Due to packing plant shutdowns across the country, many pork producers have been struggling to find places to harvest their animals, which is having a dramatic impact on South Dakota’s pork producers. SDSU Extension swine specialists and meat science faculty, staff and students from the Department of Animal Science, have worked with the South Dakota Pork Producers Council to aid the swine industry during the COVID-19 pandemic. 

SDSU Meat Lab
The SDSU Meat Lab is working with the South Dakota Pork Producers Council to harvest animals and provide state-inspected pork sides for further processing to help support South Dakota pork producers

The SDSU Meat Lab is working with the South Dakota Pork Producers Council to harvest animals and provide state-inspected pork sides for further processing to help support South Dakota pork producers. The Meat Lab’s goal is to harvest and process 90 pigs per week through August 14, 2020.

On May 22, the South Dakota Pork Producers Council gave away 13,000 pounds of pork in Aberdeen. The pork had been donated by pork producers in the state. A second giveaway is tentatively scheduled for June 30 in Yankton.

Group of people donating pork
South Dakota Pork Producers Council members helped distribute 13,000 pounds of pork in Aberdeen on May 22.

“This project demonstrates the cooperative efforts between multiple facets of the pork chain to respond to the needs of our producers and to feed South Dakotans,” said John Killefer, South Dakota Corn Endowed Dean of the College of Agriculture, Food and Environmental Sciences.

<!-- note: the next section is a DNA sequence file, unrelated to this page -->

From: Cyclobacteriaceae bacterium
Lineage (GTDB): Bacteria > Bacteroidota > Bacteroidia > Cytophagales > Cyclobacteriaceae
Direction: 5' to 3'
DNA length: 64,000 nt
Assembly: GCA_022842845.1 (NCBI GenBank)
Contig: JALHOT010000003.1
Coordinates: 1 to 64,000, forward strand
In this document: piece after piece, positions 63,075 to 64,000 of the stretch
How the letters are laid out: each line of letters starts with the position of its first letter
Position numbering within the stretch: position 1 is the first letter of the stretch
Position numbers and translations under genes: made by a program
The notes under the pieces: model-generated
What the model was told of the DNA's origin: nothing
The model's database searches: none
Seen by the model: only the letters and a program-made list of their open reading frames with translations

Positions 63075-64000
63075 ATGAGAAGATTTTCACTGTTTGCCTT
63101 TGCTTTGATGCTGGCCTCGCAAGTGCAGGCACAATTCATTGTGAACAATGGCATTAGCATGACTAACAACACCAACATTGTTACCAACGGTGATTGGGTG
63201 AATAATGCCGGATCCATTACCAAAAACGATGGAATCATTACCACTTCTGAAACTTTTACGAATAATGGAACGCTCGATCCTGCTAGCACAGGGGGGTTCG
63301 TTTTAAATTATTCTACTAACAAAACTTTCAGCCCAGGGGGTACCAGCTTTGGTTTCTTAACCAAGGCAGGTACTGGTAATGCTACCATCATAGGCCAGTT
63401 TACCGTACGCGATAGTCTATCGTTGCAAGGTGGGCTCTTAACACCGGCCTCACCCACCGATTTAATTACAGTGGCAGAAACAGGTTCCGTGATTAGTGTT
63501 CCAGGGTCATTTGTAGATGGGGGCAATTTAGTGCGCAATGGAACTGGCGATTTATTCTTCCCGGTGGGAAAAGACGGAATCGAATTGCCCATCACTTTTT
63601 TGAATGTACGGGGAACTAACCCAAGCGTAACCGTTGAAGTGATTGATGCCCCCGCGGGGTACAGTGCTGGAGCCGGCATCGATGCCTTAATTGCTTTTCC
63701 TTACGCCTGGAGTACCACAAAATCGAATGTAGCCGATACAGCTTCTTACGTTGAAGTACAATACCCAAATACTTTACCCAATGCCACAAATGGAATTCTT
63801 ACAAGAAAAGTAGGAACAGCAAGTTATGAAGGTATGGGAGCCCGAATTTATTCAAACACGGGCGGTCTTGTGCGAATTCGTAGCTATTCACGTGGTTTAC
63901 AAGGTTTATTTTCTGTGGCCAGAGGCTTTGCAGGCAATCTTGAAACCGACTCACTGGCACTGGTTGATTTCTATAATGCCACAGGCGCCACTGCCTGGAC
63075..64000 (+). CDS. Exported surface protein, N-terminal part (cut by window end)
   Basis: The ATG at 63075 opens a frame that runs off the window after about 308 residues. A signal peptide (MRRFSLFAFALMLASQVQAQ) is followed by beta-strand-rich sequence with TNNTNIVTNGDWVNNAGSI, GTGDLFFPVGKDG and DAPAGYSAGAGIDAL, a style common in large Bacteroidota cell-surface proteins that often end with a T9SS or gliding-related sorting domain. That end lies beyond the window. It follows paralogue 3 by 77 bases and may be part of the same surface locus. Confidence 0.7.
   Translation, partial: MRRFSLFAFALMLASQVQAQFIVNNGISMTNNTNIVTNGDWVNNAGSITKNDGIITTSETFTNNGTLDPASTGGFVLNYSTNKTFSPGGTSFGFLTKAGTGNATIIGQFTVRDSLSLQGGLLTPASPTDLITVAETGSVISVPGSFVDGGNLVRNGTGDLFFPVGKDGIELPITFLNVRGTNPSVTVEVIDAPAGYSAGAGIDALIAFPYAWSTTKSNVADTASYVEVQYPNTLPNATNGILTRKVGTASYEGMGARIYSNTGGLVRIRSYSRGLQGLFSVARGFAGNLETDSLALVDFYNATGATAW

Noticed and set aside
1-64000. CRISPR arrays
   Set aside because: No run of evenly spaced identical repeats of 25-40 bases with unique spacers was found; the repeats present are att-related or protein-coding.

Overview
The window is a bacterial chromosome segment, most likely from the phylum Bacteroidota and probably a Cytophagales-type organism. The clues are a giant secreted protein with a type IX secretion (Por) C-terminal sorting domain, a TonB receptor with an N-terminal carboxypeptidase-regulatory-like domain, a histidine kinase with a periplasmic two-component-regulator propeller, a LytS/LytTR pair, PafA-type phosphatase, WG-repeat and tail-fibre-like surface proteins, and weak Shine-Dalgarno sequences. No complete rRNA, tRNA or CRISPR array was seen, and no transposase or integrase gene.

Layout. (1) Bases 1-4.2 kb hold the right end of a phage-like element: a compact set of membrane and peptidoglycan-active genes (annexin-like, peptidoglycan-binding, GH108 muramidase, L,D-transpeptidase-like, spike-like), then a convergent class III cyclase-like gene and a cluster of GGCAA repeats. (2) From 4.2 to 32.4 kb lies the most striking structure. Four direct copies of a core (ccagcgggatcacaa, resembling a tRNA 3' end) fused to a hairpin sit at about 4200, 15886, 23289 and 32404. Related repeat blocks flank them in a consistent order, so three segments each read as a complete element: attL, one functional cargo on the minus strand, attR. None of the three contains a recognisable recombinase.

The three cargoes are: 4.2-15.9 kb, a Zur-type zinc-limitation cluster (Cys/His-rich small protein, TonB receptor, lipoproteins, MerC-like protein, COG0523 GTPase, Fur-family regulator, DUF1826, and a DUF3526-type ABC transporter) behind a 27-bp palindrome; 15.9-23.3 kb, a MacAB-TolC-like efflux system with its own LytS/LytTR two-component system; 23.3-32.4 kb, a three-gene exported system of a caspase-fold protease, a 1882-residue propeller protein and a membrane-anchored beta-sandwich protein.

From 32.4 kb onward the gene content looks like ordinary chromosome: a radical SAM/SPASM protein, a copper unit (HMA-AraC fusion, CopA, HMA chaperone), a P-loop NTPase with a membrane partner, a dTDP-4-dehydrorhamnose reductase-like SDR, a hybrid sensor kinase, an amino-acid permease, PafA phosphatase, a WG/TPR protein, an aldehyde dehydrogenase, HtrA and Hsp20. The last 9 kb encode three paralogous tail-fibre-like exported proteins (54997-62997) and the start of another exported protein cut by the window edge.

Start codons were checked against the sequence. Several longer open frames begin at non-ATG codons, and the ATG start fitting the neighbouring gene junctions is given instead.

The South Dakota Pork Producers Council is working to connect processors and producers as the project moves forward. The processors will purchase pigs from producers and the producers will deliver the pigs to SDSU for slaughter. The processor who owns the pigs will then pick-up the carcasses and pay SDSU for the slaughter costs.

“South Dakota pork producers are very concerned about the shortage of protein in the retail meat counters while they are struggling and unable to find a market for the animals they are raising due to limited packer capacity,” said Glenn Muller, executive director of the South Dakota Pork Producers Council. “This event allows our local producers to give back to communities and directly to consumers in need during these unusual times.”

Additionally, SDSU Extension specialists are providing guidance to producers facing processing shutdowns and consumers looking to purchase and process hogs at home.

For more information, contact the South Dakota Pork Producers Council at 605-332-1600.

COURTESY OF: SDSU Marketing & Communications

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